VEGA News Item

The Carrot Fly - 11/06/2010

Pretty Deterrents to Fight Off an Ugly Threat

1.  The carrot fly has demolished the hopes of many gardeners and commercial growers.  The Guardian Weekend (05/06/10) offers useful advice for allotment holders and gardeners who face the challenges undaunted in a “green” manner to cope with infestations by the carrot fly.

2.  The fly is a small, shiny, black fly, almost invisible.  Infestation is followed by the appearance of its creamy maggot, which drills galleries into roots, making them inedible.  The foliage turns red and the plants start to grow very slowly when the cow parsley goes over (the fly’s spring haunt) the infestations start.

3.  The fly has an exceptional sense of smell and “can even find carrots when you are thinning seedlings, so thin in the evening or on dull days, and water immediately to disperse the odor of the leaves,” is the Guardian’s advice.

4.  The female “is not a great flier and keeps low to the ground when looking for an egg-laying site.  Keep her off with a barrier, as she seems never to think of flying up and over.  It should be at least 45cm high and partially buried.  Clear plastic fine mesh is effective, “as is growing carrots in long pots.”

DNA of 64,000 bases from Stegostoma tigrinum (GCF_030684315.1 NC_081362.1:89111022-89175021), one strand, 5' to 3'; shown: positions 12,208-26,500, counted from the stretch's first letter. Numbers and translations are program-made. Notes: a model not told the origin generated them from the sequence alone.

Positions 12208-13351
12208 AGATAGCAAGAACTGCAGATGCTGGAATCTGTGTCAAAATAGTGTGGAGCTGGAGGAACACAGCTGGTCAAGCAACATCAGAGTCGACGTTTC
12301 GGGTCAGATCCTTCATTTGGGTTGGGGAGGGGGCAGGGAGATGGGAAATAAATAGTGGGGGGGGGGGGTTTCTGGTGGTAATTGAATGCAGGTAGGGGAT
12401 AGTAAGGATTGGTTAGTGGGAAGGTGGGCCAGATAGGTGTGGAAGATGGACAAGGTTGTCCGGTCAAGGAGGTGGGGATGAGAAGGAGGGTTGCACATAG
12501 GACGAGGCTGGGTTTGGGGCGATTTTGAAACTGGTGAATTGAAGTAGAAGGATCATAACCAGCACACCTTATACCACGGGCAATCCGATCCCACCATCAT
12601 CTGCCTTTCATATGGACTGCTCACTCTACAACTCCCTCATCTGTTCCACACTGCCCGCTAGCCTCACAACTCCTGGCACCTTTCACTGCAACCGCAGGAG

5.  Aly Fowler, the Guardian Weekend’s gardener, recommends a prettier approach: “to grow carrots among annual flowers, such as cornflowers and corncockles, because the fly gets confused by similar foliage.  My favourite combination is love-in-the-mist, Nigella Damascena, and carrot seed.  Sow equal measures together, gently pressing the seed into the soil, then barely cover and water in well.”

6.  In Britain now carrots can be grown commercially all through the year.  They are valuable in many culinary functions and enjoyed by horses. Before offering them to horses, however, be sure to seek the owner’s permission and guidance first.  We keep adding recipes and menus to the Portfolio of Eating Plans intended for consumers who take seriously and put into effect the salutary adjustments recommended by the world’s experts, particularly as they apply to the UK and Northern Europe and to North America.



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